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Queer Performance


Queer performance is an important and effective mode of intentionally presenting an identity or perspective.

Performative vs. Performance

When it comes to the topic of identity there has been a line drawn in the theoretical sand between performativity and performance. The main distinction being between conscious intent (performance) and subconscious reaction (performative).

Performative = the manner in which you are perceived as fitting with or not conforming to the societal norm

There is a leading school of thought in queer studies and social science that gender is performative. In this video Your Behavior Creates Your Gender Judith Butler, Maxine Elliott Professor in Rhetoric and Comparative Literature at University of California, Berkeley, gives a concise explanation.

But I would like to go a step further and speak to performance as an art and mode of communication.

Performance = the active and intentional representation of a character, experience, or idea

The goal of performance is to share experiences, thoughts, and feelings. A successful performance is one that opens up the minds and hearts of the audience members. So, for the purposes of this site I am defining “queer performance” as intentional performance by or for anyone who identifies as queer. You may think that is an obvious definition, or you may not agree with my definition; either way that’s great!

There was one big question that came up for me during the course of this project. It is a question which I would like to put to you. What classifies a queer performance as authentic and meaningful? (Is it the authenticity of the intent or the impact that matters? In order to qualify as queer performance who or what needs to be queer: creators, production team, performers, text, and/or audience?)

But regardless of your, or my, answers to these questions, the importance of performance remains. In the context of a performance, an “if” may be posited, and the audience will follow right along with the performer(s) to the “then.” Disbelief is suspended, and possibilities are accepted without the blink of an eye. An audience walks into a performance with the intention of having a positive experience; they are receptive to the substance of the performance, at least until it ends.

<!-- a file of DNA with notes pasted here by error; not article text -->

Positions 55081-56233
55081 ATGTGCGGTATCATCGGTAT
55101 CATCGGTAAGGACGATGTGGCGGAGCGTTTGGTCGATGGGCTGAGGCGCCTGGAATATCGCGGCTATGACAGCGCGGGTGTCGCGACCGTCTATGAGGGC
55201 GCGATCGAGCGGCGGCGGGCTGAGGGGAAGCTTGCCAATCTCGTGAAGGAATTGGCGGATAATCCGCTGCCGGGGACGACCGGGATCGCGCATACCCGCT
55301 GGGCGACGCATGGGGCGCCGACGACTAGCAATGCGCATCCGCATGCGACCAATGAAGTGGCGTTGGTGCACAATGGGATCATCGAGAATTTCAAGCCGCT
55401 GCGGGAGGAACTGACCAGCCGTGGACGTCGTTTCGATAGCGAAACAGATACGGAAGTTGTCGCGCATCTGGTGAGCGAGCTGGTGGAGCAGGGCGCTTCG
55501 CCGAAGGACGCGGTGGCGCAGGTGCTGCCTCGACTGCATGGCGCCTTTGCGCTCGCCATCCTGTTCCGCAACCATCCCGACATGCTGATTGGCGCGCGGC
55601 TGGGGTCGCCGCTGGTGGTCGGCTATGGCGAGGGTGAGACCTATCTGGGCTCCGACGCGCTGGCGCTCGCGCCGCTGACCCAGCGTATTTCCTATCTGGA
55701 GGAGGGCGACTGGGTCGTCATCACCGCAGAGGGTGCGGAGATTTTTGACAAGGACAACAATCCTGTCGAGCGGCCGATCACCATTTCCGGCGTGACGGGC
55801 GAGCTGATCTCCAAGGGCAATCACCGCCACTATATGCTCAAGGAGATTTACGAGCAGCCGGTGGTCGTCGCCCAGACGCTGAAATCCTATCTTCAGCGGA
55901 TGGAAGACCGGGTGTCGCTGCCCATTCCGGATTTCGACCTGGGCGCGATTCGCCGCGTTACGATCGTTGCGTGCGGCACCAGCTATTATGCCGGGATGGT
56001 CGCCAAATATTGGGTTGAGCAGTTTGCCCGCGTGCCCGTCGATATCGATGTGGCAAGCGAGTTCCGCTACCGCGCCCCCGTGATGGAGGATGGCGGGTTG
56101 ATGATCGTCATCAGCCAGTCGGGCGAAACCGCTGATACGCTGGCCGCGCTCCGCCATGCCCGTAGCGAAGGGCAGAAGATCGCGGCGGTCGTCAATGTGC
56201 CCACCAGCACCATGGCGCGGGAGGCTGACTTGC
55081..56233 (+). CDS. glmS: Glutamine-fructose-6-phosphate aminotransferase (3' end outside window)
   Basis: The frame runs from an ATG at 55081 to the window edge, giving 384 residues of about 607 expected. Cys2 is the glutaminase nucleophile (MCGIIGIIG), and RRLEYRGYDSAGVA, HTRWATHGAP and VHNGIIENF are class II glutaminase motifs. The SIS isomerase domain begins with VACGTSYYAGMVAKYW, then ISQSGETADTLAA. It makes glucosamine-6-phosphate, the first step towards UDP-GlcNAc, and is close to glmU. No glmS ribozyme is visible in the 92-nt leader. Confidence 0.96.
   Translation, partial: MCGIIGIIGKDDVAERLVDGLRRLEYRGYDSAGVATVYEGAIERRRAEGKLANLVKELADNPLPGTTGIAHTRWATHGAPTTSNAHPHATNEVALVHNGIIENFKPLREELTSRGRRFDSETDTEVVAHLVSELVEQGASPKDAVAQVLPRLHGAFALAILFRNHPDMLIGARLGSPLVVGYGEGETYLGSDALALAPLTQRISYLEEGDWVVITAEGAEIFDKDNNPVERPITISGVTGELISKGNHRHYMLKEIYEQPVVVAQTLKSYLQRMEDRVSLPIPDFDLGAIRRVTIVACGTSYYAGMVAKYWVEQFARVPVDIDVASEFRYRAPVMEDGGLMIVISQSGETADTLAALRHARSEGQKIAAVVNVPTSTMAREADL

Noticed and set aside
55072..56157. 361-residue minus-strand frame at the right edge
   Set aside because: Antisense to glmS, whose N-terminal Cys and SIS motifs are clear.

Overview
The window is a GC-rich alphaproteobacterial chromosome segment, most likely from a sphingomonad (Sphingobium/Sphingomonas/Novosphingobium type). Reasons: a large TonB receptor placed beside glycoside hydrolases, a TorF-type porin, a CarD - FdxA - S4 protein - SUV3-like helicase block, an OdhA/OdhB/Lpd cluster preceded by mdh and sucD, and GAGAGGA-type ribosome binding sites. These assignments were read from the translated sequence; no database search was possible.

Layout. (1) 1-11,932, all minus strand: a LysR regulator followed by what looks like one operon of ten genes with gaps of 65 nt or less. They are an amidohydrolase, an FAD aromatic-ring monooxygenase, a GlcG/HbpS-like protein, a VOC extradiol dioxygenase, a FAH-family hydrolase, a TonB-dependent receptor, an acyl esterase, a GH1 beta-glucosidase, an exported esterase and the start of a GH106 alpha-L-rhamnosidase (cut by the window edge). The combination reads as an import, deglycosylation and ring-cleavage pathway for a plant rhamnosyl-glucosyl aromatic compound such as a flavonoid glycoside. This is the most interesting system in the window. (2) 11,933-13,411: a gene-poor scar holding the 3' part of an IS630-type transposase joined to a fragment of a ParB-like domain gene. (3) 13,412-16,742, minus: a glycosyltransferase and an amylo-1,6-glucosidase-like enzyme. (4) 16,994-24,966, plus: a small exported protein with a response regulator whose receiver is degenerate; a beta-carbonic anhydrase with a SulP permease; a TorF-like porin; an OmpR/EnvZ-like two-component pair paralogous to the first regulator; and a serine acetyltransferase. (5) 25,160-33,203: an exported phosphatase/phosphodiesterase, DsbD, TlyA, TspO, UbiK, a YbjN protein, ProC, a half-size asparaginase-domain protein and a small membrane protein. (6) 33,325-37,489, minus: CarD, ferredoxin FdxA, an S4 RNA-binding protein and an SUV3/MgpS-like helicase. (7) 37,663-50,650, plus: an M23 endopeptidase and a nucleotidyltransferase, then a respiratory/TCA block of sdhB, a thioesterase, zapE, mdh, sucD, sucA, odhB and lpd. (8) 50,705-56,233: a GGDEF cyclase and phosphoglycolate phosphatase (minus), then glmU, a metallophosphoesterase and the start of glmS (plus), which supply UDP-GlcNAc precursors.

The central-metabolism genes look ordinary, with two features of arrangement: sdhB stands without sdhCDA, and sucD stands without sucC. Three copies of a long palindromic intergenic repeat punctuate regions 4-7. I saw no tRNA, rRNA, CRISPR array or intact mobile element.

Ranging Queer Performance

Staged queer performance can span a wide range of performance modes, for example: music, spoken (or signed) word, musical theatre, film, dance, etc… My particular expertise is in theatre, so that is what I will focus on here. Below are three short video examples: Kinky Boots (a Broadway musical), The Laramie Project (a stage show based on interviews), and Human Sexuality is Complicated (a video blog post).

Kinky Boots (a Broadway musical)

In Kinky Boots “Charlie Price (Tony nominee STARK SANDS) has suddenly inherited his father’s shoe factory, which is on the verge of bankruptcy. Trying to live up to his father’s legacy and save his family business, Charlie finds inspiration in the form of Lola (Tony winner BILLY PORTER). A fabulous entertainer in need of some sturdy stilettos, Lola turns out to be the one person who can help Charlie become the man he’s meant to be. As they work to turn the factory around, this unlikely pair finds that they have more in common than they ever dreamed possible… and discovers that when you change your mind about someone, you can change your whole world.”

There is also a 2005 film based on the same story, if you want to check it out.

The Laramie Project (a stage show based on interviews)

“In October 1998 Matthew Shepard was kidnapped, severely beaten and left to die, tied to a fence on the outskirts of Laramie, Wyoming. Five weeks later, Moisés Kaufman and fellow members of the Tectonic Theater Project went to Laramie, and over the course of the next year, conducted more than 200 interviews with people of the town. From these interviews they wrote the play The Laramie Project, a chronicle of the life of the town of Laramie in the year after the murder. THE LARAMIE PROJECT is one of the most performed plays in America today.”

Newark Memorial High School’s production of The Laramie Project is an excellent example of theatre as both statement of identity, and consumption of identity. (When I say consumption of identity, what I mean is watching, internalizing, and reaction to the performance of identity.) When one of their own, Gwen Araujo, was killed in a hate crime targeting her transgender identity, students mounted their own production as a means of both raising money for Gwen’s family, and as an act of social discourse. They wanted their community to look into the theatrical mirror and recognize the systemic poison that fueled this atrocity and their need for drastic change. From those that consumed their action of performance came two diametrically opposed results. From the Westboro Baptist Church came vicious hate and threats. From many of the citizens of Newark came support and protection.

There are several excerpts and full length performances of this play available to view online.

Human Sexuality is Complicated (a video blog post)

A great example of someone who does not identify as queer giving a queer performance is Hank of the vlogbrothers‘  post, Human Sexuality is Complicated, regarding sex,gender, orientation, and behavior.

These are some examples of Queer Performance. There are countless other examples of Queer Performance in existence, I hope you have fun experiencing more.

Resources on Queer Performance

Want to create your own queer performance?